Music forms a “soundtrack” to our lives, evoking people, places, special occasions, joys and sorrows. Hearing about these connections makes the radio show, Desert Island Discs, fascinating. Guests can only choose 8 pieces of music, a book (plus the Bible and Shakespeare) and a luxury to take with them to the (hypothetical) desert island. Which ones you would choose?
In 1977, Abba celebrated the gift of music and asked questions about it: “Thank you for the music, the songs I’m singing; Thanks for all the joy they’re bringing. Who can live without it? I ask in all honesty. What would life be? Without a song or a dance what are we? Thank you for the music, you’re giving it to me”. The lyrics don’t make clear whom they are thanking – one person or several, each other, other people, or maybe even God?
I believe that music is a great gift from God, for expressing and exploring our thoughts and emotions, including love, joy, celebration, peace, patriotism, tension, grief, sadness, praise, the blues, confidence and questions. Whether as performers or audiences, and whether we sing, play or hear it live or recorded, billions of us enjoy the creativity of composers and performers. Music moves us and makes an impact. It’s therefore not surprising to see it feature prominently throughout the Bible from Genesis to Revelation. The book of Psalms engages with praise, joy, delight, dancing and celebration, but also with grief, loss, rage, tears and despair (the blues). All human life is there.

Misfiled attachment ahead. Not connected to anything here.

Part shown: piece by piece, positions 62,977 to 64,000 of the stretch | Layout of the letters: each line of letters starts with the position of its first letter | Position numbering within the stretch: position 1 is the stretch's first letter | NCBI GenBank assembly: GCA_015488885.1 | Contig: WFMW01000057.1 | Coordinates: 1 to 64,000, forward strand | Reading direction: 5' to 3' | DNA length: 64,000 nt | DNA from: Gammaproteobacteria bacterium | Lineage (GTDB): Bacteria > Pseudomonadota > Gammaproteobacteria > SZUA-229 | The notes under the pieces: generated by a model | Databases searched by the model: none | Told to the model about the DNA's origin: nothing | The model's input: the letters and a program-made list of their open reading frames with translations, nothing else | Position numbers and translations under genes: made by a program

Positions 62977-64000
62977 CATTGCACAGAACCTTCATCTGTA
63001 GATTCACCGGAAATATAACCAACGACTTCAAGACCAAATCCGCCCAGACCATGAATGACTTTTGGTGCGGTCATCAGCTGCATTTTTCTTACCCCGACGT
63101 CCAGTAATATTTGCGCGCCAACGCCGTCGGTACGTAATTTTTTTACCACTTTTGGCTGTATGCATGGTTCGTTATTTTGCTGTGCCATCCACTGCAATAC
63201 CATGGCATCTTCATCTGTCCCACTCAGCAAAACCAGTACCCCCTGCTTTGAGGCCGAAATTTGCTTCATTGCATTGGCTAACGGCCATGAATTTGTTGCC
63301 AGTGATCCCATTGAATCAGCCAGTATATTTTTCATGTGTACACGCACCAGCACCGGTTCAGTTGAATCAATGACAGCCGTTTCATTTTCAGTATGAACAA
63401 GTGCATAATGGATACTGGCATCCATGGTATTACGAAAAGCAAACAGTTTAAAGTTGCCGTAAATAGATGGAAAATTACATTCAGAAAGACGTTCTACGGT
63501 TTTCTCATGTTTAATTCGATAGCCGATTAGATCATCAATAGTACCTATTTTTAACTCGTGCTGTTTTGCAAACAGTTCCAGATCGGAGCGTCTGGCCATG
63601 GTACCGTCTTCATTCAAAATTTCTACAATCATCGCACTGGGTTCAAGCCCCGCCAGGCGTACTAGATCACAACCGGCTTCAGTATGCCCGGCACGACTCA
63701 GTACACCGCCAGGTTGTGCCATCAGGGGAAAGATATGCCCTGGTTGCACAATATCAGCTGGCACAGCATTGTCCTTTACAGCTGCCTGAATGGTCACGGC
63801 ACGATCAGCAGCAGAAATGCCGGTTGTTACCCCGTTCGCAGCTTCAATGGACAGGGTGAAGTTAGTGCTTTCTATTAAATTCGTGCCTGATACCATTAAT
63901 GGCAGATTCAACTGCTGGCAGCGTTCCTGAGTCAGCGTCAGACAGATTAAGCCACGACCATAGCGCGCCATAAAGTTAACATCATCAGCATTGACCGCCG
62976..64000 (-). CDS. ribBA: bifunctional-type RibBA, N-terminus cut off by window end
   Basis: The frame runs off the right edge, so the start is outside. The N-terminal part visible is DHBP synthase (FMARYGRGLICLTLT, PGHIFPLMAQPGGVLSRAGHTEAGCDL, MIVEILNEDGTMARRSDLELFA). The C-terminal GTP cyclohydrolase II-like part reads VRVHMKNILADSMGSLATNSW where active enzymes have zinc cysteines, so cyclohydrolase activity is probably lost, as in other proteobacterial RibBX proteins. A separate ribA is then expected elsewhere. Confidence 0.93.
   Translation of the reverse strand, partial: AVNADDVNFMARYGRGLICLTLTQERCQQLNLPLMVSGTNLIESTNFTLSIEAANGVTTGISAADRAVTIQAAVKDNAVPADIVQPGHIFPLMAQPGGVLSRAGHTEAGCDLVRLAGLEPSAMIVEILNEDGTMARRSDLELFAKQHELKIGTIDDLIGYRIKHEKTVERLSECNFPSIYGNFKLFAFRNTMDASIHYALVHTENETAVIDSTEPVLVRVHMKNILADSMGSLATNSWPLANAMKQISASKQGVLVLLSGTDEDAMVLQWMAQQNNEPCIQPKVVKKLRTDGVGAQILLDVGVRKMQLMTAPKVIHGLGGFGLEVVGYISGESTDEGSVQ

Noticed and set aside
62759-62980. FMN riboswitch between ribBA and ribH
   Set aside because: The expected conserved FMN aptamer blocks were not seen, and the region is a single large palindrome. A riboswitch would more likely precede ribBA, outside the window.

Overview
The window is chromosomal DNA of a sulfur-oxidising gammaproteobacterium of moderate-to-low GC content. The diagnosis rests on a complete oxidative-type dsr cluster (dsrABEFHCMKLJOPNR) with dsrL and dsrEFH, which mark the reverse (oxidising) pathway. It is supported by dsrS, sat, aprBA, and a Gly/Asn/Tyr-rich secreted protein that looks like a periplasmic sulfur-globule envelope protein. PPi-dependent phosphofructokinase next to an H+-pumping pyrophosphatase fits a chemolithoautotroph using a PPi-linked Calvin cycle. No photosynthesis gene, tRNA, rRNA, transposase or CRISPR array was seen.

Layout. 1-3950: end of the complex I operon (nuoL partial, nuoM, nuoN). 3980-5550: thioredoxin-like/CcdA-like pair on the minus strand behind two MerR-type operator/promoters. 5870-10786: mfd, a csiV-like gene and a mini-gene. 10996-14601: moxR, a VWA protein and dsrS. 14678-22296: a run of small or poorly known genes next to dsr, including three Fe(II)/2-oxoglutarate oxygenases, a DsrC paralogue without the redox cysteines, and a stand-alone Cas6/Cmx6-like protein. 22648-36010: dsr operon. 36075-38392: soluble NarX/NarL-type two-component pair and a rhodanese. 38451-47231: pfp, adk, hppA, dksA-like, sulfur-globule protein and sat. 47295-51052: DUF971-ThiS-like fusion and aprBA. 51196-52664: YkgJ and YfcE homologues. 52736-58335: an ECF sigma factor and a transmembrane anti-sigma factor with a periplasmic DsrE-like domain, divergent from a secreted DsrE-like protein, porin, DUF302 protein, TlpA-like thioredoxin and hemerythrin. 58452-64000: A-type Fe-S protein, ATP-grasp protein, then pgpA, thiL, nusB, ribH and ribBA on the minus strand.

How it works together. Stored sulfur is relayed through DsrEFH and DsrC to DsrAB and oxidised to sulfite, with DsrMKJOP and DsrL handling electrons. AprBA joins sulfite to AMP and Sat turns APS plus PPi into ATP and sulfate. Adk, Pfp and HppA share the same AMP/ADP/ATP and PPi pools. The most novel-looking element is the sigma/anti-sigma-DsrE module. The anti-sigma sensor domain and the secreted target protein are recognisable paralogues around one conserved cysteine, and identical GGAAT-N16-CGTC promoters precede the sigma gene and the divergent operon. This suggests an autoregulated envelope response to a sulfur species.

A huge range of music has been used in worship, through the ages and worldwide. God delights in diversity. Made in God’s image, we are creative beings, expressing our thoughts, emotions and worship in varying cultural and musical styles. St Paul encourages us to “speak to one another with psalms, hymns and spiritual songs” (Ephesians chapter 5 verse 19). Hence, church music today ranges across those three genres (and more), as TV’s Songs of Praise shows. One size or style doesn’t fit all. May they all flourish, whether cathedral choirs and chants, hymns old and new, modern worship songs, music from the Iona and Taizé communities, the worldwide church and more. We seek to embrace the best of the old and the best of the new. Giving our best, blending resources appropriate to themes, participants and occasions, we aim to help everyone encounter and worship God more deeply in Spirit and in truth. Like Abba, we say, ‘thank you for the music, for giving it to me’.
Rev Fred Olney